Health conditions may impair fitness to practise
Oral health practitioners, like anyone else, get ill and suffer injury. If you develop a physical or mental health problem, it may impair your ability to practise your profession safely, endangering patients. Depending on the nature of your illness or injury, you may:
- be unable to make safe judgements
- be unable to demonstrate the level of skill and knowledge required for safe practice
- behave inappropriately
- risk infecting patients with whom you come into contact
- act or omit to act in ways that impact adversely on patient safety.
Health conditions that may make you unfit to practise include alcohol or drug dependence, other psychiatric disorders, a temporary stress condition, an infection with a transmissible major viral infections, and certain illnesses or injuries or physical disabilities.
Delaying intervention, treatment and assistance may not only result in patient care being affected, but may also impact you both professionally and personally. In our experience, early intervention usually enables a practitioner with a treatable illness or condition to continue practising while receiving treatment.
Notify us if you have concerns
You must notify us if you have doubts about your fitness to practise, or if you have reason to believe another oral health practitioner is unwell and may be unable to perform the functions required of their profession. You have a legal obligation to do so. Similarly, if you are an employer of an oral health practitioner, or you are in charge of an organisation that provides health services, you must notify us if you have reason to believe an oral health practitioner in your employ is unable to perform the functions required for the practice of their profession.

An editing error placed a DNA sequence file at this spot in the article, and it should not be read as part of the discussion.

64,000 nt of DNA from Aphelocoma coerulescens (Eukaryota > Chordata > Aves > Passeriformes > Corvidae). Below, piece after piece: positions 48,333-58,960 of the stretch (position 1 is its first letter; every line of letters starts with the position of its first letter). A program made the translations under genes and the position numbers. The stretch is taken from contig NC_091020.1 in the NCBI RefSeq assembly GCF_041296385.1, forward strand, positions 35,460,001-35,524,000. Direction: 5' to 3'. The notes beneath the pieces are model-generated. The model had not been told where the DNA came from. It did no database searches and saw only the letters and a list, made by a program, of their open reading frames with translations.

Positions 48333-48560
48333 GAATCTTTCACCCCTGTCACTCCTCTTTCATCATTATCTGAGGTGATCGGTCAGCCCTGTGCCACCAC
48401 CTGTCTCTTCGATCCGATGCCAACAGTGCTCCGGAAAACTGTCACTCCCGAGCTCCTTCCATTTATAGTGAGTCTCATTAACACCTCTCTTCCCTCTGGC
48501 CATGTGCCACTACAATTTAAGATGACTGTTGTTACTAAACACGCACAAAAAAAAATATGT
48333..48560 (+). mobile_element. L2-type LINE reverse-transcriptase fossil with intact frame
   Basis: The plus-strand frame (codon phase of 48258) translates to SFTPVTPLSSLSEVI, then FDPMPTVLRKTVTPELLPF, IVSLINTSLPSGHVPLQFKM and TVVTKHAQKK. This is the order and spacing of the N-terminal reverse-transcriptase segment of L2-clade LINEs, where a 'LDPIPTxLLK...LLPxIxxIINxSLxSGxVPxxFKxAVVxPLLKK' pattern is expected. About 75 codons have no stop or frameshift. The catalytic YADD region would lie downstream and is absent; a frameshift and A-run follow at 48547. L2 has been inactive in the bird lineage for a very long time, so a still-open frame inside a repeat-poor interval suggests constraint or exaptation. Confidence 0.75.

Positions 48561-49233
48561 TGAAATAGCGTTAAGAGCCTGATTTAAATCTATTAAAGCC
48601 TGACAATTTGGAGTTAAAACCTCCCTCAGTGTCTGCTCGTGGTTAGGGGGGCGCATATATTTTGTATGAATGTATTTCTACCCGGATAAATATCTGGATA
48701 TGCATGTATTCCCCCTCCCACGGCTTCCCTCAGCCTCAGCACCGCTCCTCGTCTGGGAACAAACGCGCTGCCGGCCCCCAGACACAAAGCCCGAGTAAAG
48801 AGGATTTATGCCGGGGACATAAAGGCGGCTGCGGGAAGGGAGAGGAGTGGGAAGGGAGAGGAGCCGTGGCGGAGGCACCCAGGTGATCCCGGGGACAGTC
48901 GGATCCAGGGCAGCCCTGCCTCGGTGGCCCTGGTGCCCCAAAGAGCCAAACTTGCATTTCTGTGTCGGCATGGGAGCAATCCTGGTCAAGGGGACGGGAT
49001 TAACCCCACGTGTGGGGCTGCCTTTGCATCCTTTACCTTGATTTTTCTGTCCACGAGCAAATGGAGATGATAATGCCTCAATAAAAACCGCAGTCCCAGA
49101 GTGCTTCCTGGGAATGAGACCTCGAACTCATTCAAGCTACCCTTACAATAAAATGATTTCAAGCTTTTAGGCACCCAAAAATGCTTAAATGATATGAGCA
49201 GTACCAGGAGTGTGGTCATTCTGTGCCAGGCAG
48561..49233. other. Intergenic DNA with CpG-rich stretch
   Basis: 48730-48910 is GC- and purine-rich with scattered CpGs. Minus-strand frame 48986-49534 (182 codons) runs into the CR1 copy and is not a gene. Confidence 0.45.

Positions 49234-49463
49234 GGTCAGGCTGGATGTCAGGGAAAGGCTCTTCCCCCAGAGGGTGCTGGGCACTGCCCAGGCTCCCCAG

Right to seek medical advice
If you are a health practitioner, or you are in charge of an organisation that provides health services, an employer of an oral health practitioner or a medical officer of health, you should inform us if you are concerned about an oral health practitioner’s performance or conduct. You may seek whatever medical advice you consider appropriate to assist in forming your opinion. In the event that you do notify us, you must tell us about the medical advice you have obtained.
Talk to your insurer
If you are a practitioner and you have a health issue which may impair your ability to practise your profession safely, talk to your professional indemnity insurer. Insurers have a lot of knowledge and experience on health problems and how they affect a practitioner’s practice
If you notify us that you have a health concern, or if we receive a notification about you, we will endeavour to work with you and your medical team. Although our primary objective is to always ensure your patients are kept safe, this does not often preclude you from continuing to work.
Whilst we do have the right to require you to undergo medical examination, and the ability to place conditions on, or restrict your scope of practice, or to suspend your practising certificate; in most cases we have been able to work cooperatively with the affected practitioner to manage the situation.
Our management of a health issue may involve regular reporting from your medical team, urine screening in the event of substance abuse, working under supervision, or if you have suffered an injury, a return to work plan developed in consultation with your medical advisors.
Find out more
For more information about health promotion and preventive strategies, see the Policy statement on the health and well-being of oral health practitioners.
For the process that will be followed to manage an oral health practitioner with a physical or mental health condition, see the policy on the management of oral health practitioners with conditions affecting their fitness to practise.